The teacher was surprised by the response to the fundie. He seemed dismayed and a bit confused. None of the other guest lecturers received anything like hostility from the class, but then, none of the other guest lecturers condemned the better part of the class to hell.
Some years later, the teacher of this class was involved in a sort of controversy. He had given a student a C, and the student thought he deserved a better grade. Paranormal Anthropology, as I’ve mentioned, was not a difficult course. With little effort, students in that class should be able to get a solid B. To get a C requires a different sort of effort. But the student in question came from money, and the teacher was not a Ph.D. and consequently did not have tenure. When the teacher refused to change the grade and the University changed it anyway, he resigned.
I don’t think anyone teaches Paranormal Anthropology anymore, although there may be a woo-centric class or two in the Psychology department these days. These kinds of classes could be good classes, if they provided students with the tools to see what psychics and astrologers and numerologists and their friends do and how not to be taken in by it. And it would be nice if those tools were provided deliberately.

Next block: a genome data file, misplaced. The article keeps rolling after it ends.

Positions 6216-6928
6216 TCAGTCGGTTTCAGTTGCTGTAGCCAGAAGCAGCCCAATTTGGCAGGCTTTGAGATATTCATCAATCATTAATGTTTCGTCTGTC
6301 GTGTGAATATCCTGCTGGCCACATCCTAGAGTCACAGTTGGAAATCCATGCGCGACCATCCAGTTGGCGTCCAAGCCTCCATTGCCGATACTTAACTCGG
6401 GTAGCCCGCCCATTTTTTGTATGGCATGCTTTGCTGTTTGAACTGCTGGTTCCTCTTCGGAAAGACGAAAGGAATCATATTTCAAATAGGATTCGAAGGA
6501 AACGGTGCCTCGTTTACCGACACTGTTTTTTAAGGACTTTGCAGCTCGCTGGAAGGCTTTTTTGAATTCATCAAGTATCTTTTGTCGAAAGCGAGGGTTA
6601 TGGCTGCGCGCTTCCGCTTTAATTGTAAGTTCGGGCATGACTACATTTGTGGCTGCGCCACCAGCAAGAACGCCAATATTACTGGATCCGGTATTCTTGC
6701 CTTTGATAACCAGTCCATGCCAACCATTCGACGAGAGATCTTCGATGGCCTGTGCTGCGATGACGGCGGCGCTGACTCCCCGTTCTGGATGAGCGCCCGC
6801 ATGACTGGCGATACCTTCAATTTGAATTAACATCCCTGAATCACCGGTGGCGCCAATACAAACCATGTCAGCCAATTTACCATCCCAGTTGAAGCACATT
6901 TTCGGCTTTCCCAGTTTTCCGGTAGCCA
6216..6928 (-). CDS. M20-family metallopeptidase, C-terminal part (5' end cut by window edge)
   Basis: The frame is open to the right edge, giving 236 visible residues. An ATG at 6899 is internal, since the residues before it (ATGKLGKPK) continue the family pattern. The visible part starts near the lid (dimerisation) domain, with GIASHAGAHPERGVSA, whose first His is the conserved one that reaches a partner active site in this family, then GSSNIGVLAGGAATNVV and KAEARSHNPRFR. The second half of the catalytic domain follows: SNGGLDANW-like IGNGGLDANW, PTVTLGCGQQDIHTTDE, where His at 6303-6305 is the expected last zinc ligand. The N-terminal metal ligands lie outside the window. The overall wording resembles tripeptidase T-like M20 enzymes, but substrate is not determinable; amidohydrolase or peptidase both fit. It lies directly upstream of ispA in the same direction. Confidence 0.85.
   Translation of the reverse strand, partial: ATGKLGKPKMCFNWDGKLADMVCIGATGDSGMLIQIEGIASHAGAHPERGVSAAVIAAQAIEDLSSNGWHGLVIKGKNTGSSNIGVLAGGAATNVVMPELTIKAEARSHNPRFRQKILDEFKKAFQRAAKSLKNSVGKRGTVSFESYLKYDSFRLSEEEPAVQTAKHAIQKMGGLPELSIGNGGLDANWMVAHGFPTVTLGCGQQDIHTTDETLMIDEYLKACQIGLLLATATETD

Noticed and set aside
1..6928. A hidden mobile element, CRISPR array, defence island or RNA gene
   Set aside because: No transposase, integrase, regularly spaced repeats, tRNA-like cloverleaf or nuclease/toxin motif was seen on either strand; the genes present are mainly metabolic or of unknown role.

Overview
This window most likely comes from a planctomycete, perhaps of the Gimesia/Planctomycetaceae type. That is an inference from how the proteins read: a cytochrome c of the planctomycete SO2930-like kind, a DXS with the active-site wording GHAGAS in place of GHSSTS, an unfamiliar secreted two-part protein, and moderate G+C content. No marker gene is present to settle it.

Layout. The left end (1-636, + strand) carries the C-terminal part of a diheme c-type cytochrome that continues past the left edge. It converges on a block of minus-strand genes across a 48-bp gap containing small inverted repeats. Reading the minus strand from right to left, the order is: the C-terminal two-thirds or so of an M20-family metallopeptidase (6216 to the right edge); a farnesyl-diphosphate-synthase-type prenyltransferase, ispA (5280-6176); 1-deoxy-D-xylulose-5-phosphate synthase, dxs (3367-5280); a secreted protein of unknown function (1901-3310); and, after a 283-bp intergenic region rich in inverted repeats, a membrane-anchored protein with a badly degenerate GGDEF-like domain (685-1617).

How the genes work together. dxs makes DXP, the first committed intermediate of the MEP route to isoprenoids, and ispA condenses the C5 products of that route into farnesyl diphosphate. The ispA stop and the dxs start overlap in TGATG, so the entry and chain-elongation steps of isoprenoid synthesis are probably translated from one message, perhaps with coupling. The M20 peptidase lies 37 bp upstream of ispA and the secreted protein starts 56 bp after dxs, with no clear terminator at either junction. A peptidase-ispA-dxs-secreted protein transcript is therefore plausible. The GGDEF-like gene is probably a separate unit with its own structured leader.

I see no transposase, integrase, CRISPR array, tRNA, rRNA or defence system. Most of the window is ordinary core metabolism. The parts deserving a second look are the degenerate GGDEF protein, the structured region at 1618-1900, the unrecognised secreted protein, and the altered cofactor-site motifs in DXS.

The Bible is not a book. It is a library — dozens of very different books bound together.
Dozens of books bound together in a single volume is not a library–it’s an anthology. A library with only 66 books in it is a weak example of a library. Any one of the seven bookcases in my house has more books on only half its shelves, and my collection is a weak example of a library.
The assumption that identifying one part as fiction undermines the factual character of another part is ludicrous.
But this assumption is not made by Coyne, and the attempt to attribute it to him is disingenuous at best. Giberson quotes Coyne as saying: “…if the Bible is not to be read as a literal account of the truth, then how do we know which parts really are true, and which parts are fiction or metaphor? Nobody has ever found a convincing way to winnow the true from the metaphorical, and so it becomes an exercise in cherry-picking.” Coyne’s problem is with the lack of a reliable means of determining which parts of the Bible are to be interpreted literally and which metaphorically.